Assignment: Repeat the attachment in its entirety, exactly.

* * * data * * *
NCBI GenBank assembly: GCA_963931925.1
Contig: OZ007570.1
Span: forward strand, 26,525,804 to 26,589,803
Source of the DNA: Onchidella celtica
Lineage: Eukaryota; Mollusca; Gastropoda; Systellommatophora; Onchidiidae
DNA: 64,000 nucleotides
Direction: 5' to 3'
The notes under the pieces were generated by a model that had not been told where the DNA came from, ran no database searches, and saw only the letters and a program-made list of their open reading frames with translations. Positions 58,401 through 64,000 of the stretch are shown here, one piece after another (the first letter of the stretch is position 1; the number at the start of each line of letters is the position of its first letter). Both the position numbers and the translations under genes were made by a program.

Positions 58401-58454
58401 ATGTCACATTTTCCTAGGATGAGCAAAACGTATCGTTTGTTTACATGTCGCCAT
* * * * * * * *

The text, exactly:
NCBI GenBank assembly: GCA_963931925.1
Contig: OZ007570.1
Span: forward strand, 26,525,804 to 26,589,803
Source of the DNA: Onchidella celtica
Lineage: Eukaryota; Mollusca; Gastropoda; Systellommatophora; Onchidiidae
DNA: 64,000 nucleotides
Direction: 5' to 3'
The notes under the pieces were generated by a model that had not been told where the DNA came from, ran no database searches, and saw only the letters and a program-made list of their open reading frames with translations. Positions 58,401 through 64,000 of the stretch are shown here, one piece after another (the first letter of the stretch is position 1; the number at the start of each line of letters is the position of its first letter). Both the position numbers and the translations under genes were made by a program.

Positions 58401-58454
58401 ATGTCACATTTTCCTAGGATGAGCAAAACGTATCGTTTGTTTACATGTCGCCAT